January 11, 2019 / 12:57 PM / 2 months ago

Breakingviews - Hitachi jitters place UK nuclear at crossroads

The old Wylfa nuclear power station is seen behind the village of Cemaes, northern Wales February 22, 2013. REUTERS/Suzanne Plunkett

LONDON (Reuters Breakingviews) - Japanese cold feet are about to land Britain’s energy policy in hot water. Hitachi could next week halt its involvement in the Wylfa nuclear power project in Wales, Nikkei reported on Jan. 11. For a UK government that wants reactors to increase their share of domestic power generation from around a quarter to a third by 2035, that’s a sizeable headache.

Viewed from a Japanese perspective, Hitachi’s jitters are rational. Nuclear provides only 4 percent of the company’s revenue, but the projects have big capital costs that consume a lot of free cash flow. Since domestic peer Toshiba announced it was quitting its British nuclear operations in November, equity investors in Tokyo have asked why Hitachi isn’t following suit by shelving its commitment to finance a third of the 6 billion pound equity component of the 16 billion pound Units 1 and 2 of Wylfa. Hitachi shares jumped 8.6 percent following the Nikkei report on Friday.

Nuclear’s warm glow has dimmed in the United Kingdom since the government in 2016 agreed to pay 92.5 pounds per megawatt hour to Electricite de France and its Chinese partner to build the Hinkley Point C project. Solar power is now feasible without state subsidies and the cost of offshore wind contracts has dropped to 57.5 pounds per megawatt hour. This makes renewable energy an ostensibly more attractive source of zero-carbon power than expensive and complex nuclear projects.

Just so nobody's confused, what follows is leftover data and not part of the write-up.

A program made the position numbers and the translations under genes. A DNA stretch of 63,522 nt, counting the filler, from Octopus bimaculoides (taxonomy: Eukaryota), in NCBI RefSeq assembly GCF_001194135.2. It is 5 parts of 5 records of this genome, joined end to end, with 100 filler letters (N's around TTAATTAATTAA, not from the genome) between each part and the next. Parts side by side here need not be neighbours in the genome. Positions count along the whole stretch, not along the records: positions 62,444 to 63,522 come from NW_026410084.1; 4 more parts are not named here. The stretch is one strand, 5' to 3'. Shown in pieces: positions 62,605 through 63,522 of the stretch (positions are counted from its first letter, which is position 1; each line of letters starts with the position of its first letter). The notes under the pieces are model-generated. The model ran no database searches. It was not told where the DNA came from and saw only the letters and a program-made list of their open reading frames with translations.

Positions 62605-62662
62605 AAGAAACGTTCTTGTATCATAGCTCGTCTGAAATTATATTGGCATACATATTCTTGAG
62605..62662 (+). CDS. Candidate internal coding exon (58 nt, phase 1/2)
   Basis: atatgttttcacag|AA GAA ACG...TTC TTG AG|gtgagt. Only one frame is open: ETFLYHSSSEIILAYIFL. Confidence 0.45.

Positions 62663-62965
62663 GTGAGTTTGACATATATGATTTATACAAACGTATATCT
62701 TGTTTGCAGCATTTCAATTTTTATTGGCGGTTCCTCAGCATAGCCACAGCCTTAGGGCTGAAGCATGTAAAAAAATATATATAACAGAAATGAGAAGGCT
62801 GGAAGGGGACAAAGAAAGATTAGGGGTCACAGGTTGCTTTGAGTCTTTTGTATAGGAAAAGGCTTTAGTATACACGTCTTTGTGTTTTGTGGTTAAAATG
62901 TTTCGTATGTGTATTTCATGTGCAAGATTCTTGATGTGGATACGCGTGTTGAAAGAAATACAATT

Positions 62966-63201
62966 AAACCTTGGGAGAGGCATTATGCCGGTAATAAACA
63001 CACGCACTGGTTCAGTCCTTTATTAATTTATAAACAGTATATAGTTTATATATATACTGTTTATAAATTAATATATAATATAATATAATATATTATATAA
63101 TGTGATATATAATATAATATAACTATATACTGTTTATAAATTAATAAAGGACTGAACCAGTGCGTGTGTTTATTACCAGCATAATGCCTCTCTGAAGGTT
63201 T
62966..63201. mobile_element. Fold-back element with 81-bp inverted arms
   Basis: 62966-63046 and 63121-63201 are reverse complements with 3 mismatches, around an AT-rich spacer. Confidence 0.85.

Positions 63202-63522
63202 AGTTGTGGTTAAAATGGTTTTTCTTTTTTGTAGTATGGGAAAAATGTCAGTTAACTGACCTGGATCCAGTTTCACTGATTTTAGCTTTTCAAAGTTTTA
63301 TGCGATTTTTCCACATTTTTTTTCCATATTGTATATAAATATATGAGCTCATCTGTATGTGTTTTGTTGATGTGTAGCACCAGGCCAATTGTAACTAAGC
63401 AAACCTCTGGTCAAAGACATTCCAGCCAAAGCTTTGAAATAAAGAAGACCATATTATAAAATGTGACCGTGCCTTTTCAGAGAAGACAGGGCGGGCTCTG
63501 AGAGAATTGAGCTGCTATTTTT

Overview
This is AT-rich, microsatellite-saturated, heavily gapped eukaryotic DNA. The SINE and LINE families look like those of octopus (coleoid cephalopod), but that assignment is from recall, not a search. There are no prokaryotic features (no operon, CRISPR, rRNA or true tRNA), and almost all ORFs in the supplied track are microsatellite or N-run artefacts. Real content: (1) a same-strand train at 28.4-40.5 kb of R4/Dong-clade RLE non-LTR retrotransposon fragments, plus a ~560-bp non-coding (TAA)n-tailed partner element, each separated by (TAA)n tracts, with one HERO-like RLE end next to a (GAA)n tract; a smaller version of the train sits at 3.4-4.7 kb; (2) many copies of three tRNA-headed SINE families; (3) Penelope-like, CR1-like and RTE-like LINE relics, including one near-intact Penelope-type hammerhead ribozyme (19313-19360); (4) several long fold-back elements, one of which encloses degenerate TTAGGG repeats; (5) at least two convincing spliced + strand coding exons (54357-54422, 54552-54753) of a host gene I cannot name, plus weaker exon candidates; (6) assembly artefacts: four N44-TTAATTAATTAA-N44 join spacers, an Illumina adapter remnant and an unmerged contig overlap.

The actual picture is more nuanced, though. The UK also wants security of energy supply, which nuclear provides. As sun and wind power are unpredictable, they require backup sources which can cost 25 to 30 pounds per megawatt hour. That makes Wylfa’s cost of about 70 pounds per megawatt hour look better value, and future units on the same site should be cheaper. A November ruling by the European Court of Justice that the UK market for backup energy is anti-competitive adds to the risks of focusing on renewables.

Still, if Hitachi pulls out, it’s unclear who will step in. British plans to inject 2 billion pounds of public money into Wylfa’s equity had already raised eyebrows. Asking taxpayers to take over Hitachi’s share and another 2 billion pounds from the Japanese government would be highly controversial. So would replacing Japanese investment with more Chinese cash. The alternative, however, is to put the whole project on hold – and risk doing the same to UK nuclear power.

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